Tuesday, June 29, 2010

A Heap of City Kitties

A Heap of City Kitties

By Tom Wachunas

Every time I walk north on Cleveland Avenue, through the heart of the Canton Arts District and approaching the northeast corner of Fifth Street, I cringe as I behold that monstrous excuse for public art called “Shattered Expressions.” Those sickly-colored faces are unavoidable and joyless reminders (despite the one that purportedly conveys joy) that Canton’s much-ballyhooed celebration of its public art installations might be a little overdone, if not a tad premature. And as if to add insult to injury, those sculpted masks of mediocrity seem like ghoulish sentinels overlooking the pale yellow metal duckie plunked down across the intersection on the southeast corner. That particular sculpture is a magnetic work, to be sure. Evidenced by the garbage accumulated at the bottom of its belly, it’s a magnet for urban litter. Duck droppings indeed.

Ahhh, but hope rules the day. Sometime in late July, a new public art work will appear, interestingly enough, very near “Shattered Expressions,” on an exterior wall of the HEAP Building at 201 Fifth Street NW. The work, DOWNTOWN CATS MURAL, is by Vicki Boatright, who is widely known as BZTAT, and was commissioned by Tim Belden and the Timothy S. Belden Charitable Fund, with support from ArtsinStark and Canton Development Partnership.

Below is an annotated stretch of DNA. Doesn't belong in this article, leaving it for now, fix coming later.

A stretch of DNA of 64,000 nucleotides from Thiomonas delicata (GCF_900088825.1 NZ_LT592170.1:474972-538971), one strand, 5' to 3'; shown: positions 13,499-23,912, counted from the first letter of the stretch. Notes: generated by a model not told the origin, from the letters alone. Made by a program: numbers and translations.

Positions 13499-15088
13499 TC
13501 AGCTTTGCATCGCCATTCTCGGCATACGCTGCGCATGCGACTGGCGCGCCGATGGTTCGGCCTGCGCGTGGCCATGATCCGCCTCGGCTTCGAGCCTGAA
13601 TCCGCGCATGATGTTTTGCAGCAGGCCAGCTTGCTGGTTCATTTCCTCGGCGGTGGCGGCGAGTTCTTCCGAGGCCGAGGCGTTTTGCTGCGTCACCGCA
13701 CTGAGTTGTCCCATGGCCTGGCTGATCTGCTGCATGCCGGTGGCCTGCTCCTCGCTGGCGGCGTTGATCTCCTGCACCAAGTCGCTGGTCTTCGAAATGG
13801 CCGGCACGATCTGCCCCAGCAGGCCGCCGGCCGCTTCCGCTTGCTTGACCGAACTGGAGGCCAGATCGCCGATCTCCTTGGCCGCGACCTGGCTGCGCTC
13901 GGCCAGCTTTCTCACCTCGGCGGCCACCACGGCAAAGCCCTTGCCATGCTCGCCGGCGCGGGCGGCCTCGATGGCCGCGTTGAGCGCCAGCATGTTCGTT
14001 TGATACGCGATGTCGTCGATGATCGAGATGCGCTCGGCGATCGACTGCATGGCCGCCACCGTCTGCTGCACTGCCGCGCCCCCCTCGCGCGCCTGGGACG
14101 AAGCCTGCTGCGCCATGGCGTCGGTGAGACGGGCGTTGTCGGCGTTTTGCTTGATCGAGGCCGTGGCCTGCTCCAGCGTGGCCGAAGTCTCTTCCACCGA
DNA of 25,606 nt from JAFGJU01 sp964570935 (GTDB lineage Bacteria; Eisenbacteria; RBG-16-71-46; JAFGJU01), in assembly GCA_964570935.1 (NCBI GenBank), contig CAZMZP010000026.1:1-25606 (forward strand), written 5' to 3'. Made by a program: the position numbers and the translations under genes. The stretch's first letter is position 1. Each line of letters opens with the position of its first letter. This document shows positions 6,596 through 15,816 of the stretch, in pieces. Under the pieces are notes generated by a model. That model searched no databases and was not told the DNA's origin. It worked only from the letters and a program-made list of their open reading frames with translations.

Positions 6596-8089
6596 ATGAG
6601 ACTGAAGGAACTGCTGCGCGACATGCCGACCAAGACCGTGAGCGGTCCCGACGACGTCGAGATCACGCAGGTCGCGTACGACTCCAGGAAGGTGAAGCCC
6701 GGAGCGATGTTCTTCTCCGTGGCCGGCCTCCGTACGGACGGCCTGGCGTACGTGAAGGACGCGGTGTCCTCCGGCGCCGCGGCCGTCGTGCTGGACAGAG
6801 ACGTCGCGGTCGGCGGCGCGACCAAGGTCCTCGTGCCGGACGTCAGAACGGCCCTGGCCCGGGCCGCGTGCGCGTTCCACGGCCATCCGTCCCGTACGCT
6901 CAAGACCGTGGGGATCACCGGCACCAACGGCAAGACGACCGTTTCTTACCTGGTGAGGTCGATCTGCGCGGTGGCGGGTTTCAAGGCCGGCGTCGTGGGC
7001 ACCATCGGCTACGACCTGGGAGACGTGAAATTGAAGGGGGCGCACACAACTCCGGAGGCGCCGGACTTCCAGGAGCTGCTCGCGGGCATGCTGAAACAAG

The mural (BZTAT’s mock-up is the accompanying image for this post) is comprised of four 4’ x 8’ wood panels, each depicting a cat on a window sill. The windows are simply fashioned in a manner harmonious with the style of the building, and in an interesting twist of perspective, we as viewers are “inside,” like the cats, seeing a city skyline outside the windows. The whole affair is rendered with the crisp BZTAT signature look of fluid, robust shapes that dance in brilliant colors. In all, it’s a delightfully whimsical and bold feline fantasy that will hopefully neutralize the cloying weirdness of its shattered neighbors.

These cool cats will have the upper scoop, as it were, on much of the city litter parading as public art these days.


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